Updated: Feb 7, 2020
The story of Robin Hood has been told from nearly the beginning of the cinema. The first adaptation came in 1908, with countless more in the 110 years since. There is something romantic in the journey of a once wealthy man who dedicates his life to taking down the corrupt and help those in need. Additionally, the legend is flexible enough that he can be a care-free adventurer, a hardened soldier, old, young or a fox. The latest take on this tale, Robin Hood, is less influenced by its predecessors as it is by the most popular movies at multiplexes these days. It is basically a superhero origin story, showing Robin’s transformation from disillusioned soldier to vigilante. The action is alright and Taron Egerton brings some nice charisma to the title role. But it does not come close to the best theatrical versions of this story.
Robin of Loxley is sent back from the Crusades to find his home destroyed, the love of his life with another man and the people of Nottingham broke due to forced donations in the name of the war effort. Angry and heartbroken, Robin teams up with a former enemy soldier who trains him to be a master thief so they can defeat the sheriff and he can win back his girl.
Robin Hood (105 minutes without the end credits) feels like an attempt at superhero style myth-building in the hopes of starting a franchise. Robin returns from the war lost and finds his true calling as a masked vigilante hero to the downtrodden. He is given a mentor, a noble love interest and a power-hungry villain. It is certainly a different idea to stick these well-known characters in a formula similar to that of a Marvel movie, but the execution is off. Though there are a couple of nicely choreographed action scenes and the drama is paced decently enough, the story is extremely dull and the characters have no depth. That is unfortunate since one of the main reasons to adapt this is the colorful personalities.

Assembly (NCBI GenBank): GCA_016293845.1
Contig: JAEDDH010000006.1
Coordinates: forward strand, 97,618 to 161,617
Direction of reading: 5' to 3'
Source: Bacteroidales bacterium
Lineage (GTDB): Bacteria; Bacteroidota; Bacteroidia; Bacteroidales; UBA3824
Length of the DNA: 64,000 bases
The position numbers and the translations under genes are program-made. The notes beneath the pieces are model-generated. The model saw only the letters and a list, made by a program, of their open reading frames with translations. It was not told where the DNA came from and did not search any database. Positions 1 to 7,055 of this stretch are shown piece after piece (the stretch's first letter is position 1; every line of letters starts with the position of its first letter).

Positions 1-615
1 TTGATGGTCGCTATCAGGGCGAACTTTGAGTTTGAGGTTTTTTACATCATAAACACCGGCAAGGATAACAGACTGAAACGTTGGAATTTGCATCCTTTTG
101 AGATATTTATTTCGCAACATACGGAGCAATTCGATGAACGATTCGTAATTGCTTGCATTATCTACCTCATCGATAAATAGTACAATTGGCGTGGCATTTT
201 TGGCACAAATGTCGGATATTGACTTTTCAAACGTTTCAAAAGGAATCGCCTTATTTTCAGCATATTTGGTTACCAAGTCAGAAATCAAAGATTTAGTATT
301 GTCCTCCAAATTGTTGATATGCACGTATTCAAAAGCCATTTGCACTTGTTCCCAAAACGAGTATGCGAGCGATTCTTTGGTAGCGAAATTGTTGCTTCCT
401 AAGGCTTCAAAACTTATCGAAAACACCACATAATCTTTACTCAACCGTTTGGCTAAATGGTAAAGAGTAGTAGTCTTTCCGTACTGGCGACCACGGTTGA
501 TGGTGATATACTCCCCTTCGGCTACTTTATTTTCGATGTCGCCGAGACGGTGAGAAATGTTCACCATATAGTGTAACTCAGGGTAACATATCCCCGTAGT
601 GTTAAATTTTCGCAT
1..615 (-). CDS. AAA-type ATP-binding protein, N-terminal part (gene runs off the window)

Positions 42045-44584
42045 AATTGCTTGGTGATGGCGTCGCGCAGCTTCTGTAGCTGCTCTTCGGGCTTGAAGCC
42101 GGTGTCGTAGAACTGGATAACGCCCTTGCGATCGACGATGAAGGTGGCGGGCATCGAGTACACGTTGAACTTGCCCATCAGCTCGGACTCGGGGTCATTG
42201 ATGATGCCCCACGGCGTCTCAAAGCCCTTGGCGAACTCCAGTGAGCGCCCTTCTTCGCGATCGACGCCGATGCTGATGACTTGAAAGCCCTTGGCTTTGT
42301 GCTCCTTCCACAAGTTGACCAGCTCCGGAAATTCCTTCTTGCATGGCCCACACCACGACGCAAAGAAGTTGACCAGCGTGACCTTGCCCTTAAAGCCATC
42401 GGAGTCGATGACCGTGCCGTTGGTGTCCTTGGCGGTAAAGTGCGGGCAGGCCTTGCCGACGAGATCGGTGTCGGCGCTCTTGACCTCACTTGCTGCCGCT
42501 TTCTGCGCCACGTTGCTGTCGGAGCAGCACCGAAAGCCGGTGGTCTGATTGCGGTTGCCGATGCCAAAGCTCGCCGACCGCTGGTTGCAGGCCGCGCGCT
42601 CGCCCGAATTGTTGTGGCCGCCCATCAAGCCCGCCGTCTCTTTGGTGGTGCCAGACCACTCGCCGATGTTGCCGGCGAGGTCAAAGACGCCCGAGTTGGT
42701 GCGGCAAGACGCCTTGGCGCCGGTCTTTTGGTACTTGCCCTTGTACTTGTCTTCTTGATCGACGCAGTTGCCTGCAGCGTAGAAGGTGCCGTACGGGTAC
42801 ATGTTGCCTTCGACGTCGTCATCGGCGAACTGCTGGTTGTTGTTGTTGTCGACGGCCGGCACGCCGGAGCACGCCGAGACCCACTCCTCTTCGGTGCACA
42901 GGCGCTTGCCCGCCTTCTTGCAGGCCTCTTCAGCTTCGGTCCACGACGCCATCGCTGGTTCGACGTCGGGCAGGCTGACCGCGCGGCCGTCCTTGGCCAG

Because his arc is what the story is about, Robin gets backstory, motivation and development. Granted, none of it is very exciting, but at least it is there. Egerton plays him in the same mode that he played the lead in the Kingsman franchise; with the air of someone too cool to care that he is in over his head. He shows he could have charmed here if he was given the opportunity.
Little John is now a Moor who feels he owes Robin a debt. It is a complete waste of Jamie Foxx who can do way more than look stoic and give cliché advice. Eve Hewson as Marian has no chemistry with either man in the poorly established love triangle (her boyfriend is Jamie Dornan’s self-righteous Will Scarlet). She is ostensibly part of a rebellion, but her primary task is to smile lovingly at Robin, which she does a lot. Ben Mendelsohn fares best as the sneering Sheriff, even if the movie never really lets him cut loose.
Robin Hood is a not particularly successful shot at creating a new action series. At least artistically. Commercially, who knows, but it will likely have difficulty attracting viewers in this busy holiday season. I cannot imagine word of mouth is going to be too strong. It is extraordinarily derivative with a story that does not make me eager to see more. However, action buffs and fans of the characters may find some things to like here. Just not many.
2½ out of 5
Taron Egerton as Robin of Loxley
Jamie Foxx as John
Ben Mendelsohn as Sheriff of Nottingham
Eve Hewson as Marian
Jamie Dornan as Will Scarlet
Tim Minchin as Friar Tuck
Paul Anderson as Guy of Gisbourne
F. Murray Abraham as Cardinal
Directed by Otto Bathurst
Screenplay by Ben Chandler and David James Kelly